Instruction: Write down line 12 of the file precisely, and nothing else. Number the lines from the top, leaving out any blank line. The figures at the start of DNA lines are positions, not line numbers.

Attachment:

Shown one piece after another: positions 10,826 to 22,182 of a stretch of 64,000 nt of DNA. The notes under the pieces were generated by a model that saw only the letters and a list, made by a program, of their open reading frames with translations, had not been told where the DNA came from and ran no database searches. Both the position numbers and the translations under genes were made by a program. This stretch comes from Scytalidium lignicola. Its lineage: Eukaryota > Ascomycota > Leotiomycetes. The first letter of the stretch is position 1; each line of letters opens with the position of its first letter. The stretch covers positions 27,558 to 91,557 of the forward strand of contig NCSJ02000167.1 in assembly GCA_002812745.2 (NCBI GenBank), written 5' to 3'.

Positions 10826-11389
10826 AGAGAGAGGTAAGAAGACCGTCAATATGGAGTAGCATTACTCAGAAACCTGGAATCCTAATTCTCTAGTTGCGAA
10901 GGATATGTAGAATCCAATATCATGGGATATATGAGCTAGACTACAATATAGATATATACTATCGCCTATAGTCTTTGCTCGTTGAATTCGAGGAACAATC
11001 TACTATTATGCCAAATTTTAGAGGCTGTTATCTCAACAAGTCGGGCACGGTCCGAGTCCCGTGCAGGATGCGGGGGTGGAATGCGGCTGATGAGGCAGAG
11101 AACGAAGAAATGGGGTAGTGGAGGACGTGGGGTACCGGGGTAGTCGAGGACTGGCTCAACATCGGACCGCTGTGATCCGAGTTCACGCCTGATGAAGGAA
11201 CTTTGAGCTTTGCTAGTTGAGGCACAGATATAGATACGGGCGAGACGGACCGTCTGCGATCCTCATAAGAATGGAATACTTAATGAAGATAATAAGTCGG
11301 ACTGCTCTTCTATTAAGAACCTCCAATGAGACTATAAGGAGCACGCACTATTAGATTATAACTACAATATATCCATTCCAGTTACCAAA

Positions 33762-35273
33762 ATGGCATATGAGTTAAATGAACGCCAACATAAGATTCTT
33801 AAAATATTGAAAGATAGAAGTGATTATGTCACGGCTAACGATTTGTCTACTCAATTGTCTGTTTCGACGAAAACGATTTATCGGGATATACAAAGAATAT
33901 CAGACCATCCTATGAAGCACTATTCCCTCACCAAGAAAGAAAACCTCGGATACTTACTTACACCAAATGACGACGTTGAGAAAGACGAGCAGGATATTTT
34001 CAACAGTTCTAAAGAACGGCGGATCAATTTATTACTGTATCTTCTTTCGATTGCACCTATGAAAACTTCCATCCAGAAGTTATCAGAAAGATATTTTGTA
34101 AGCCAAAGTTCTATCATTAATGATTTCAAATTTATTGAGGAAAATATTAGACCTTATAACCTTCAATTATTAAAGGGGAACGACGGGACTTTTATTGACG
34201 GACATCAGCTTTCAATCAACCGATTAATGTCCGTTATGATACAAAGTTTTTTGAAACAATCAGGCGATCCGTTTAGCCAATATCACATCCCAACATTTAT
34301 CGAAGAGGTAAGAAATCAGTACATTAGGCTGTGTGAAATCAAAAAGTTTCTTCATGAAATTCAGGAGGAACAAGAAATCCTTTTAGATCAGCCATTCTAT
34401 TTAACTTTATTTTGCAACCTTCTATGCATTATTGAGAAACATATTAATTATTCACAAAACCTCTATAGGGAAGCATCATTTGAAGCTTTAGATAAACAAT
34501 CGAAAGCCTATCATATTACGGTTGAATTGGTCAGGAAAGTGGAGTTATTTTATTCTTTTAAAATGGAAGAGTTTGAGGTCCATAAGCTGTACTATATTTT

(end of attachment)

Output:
33901 CAGACCATCCTATGAAGCACTATTCCCTCACCAAGAAAGAAAACCTCGGATACTTACTTACACCAAATGACGACGTTGAGAAAGACGAGCAGGATATTTT